“Video quality is powerful but it’s not the whole thing.” Paul Xavier speaks about how the message of your video is more important than the gear you are using.
Michael Cioni, who spearheaded numerous breakthrough products and workflows, including the Millennium DXL 8K, moves from Panavision to Frame.io, to take the role as Global SVP of Innovation.
Frame.io recruits Michael Cioni to help lead the next wave of film-tech innovation, starting with the development of breakthrough camera-to-cutting room technology. Cioni, one of the industry’s most prominent production and post workflow experts, joins Frame.io from international camera company Panavision, where, in a similar role, he spearheaded numerous breakthrough products and workflows, including the Millennium DXL 8K large-format camera system.
At Frame.io, Cioni will lead a new LA-based division focused on the continued investment into cloud-enabled workflows for motion pictures and television—specifically, automated camera-to-cutting room technology. “Frame.io is not only looking to strengthen today’s use of the cloud, we’re also driving increased creative control by reducing the time it takes for media to reach editors in offsite cutting rooms,“ says Cioni.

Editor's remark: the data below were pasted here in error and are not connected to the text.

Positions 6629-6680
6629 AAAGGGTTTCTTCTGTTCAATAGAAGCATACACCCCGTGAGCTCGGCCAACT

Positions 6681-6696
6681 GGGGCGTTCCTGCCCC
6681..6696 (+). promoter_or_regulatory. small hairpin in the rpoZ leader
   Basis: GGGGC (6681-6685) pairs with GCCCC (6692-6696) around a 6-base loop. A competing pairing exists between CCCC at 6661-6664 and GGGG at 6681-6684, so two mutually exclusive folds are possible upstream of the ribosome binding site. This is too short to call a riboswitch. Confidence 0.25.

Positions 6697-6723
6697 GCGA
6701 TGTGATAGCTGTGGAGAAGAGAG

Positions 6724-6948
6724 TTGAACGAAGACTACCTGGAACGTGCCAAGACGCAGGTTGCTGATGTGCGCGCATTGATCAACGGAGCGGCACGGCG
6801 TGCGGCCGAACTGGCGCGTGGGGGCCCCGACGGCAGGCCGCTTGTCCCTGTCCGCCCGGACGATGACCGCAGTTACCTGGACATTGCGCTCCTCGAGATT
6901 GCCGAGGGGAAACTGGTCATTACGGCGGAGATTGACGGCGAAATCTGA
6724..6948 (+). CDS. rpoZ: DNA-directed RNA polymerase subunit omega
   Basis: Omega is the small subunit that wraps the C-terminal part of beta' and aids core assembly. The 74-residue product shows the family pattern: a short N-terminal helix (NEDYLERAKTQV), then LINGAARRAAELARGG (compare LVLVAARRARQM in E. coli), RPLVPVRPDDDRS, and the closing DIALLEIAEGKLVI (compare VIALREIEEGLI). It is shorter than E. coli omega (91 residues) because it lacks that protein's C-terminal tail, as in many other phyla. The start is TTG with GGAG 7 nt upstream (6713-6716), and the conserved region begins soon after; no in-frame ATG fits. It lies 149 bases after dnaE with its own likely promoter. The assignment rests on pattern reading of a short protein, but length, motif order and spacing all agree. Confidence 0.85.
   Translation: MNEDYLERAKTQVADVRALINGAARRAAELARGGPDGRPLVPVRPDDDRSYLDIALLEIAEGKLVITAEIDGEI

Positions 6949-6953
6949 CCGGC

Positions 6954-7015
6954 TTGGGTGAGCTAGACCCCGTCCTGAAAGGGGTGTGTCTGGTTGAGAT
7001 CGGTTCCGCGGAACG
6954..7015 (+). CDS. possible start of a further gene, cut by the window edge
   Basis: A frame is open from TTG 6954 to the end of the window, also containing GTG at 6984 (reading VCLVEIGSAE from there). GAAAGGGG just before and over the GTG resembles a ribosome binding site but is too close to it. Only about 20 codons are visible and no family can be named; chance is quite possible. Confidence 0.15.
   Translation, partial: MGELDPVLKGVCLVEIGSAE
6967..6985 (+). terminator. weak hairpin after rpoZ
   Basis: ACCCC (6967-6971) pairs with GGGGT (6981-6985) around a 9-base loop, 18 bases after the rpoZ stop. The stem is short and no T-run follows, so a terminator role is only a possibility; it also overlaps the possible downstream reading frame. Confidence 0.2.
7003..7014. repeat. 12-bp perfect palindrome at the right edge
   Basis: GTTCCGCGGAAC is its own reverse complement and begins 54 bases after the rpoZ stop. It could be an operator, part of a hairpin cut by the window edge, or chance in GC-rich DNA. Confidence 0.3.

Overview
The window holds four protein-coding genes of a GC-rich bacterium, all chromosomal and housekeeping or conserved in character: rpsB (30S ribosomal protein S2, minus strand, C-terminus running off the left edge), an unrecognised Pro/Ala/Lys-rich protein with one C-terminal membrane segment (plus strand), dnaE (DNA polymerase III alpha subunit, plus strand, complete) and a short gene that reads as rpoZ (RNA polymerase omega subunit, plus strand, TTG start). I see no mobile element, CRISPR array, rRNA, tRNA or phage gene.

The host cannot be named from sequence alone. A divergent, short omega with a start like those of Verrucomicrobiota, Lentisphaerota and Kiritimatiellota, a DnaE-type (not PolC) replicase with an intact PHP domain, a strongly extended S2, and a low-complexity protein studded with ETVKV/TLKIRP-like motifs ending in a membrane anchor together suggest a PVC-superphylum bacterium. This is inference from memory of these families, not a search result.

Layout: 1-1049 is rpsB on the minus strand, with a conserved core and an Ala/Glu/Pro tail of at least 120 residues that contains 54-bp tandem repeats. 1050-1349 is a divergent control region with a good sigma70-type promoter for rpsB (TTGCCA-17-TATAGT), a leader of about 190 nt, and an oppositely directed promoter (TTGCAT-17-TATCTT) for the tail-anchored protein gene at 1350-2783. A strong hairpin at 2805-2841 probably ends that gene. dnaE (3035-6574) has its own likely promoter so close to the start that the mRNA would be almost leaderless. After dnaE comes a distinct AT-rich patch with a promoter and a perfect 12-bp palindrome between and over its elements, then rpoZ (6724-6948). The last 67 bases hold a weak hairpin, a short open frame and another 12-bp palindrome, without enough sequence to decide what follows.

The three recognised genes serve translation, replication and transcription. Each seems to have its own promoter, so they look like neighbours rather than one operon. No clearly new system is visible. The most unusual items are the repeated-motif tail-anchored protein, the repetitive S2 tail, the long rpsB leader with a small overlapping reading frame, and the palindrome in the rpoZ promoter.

Michael Cioni sees the future
This move to Frame.io, the world’s leading video review and collaboration platform used by over 1 million filmmakers and media professionals, may come as a surprise to some, but it’s all part of Michael Cioni’s search for the future. Back in 2013, at Light Iron’s blog, a text under the title “Michael Cioni Sees the Future” penned by Dan Ochiva states that “…Post houses turning out dailies won’t exist by 2017, he says in his Tumblr blog, for example. What’s more, his own company’s future, the rationale of why Light Iron makes its money today – audio sync, windowburns, watermarking, versioning, color space conversions and even the job of the digital imaging technician – will itself go away by 2021 as ever smarter cameras finish each day’s projects and sends it to cloud servers.”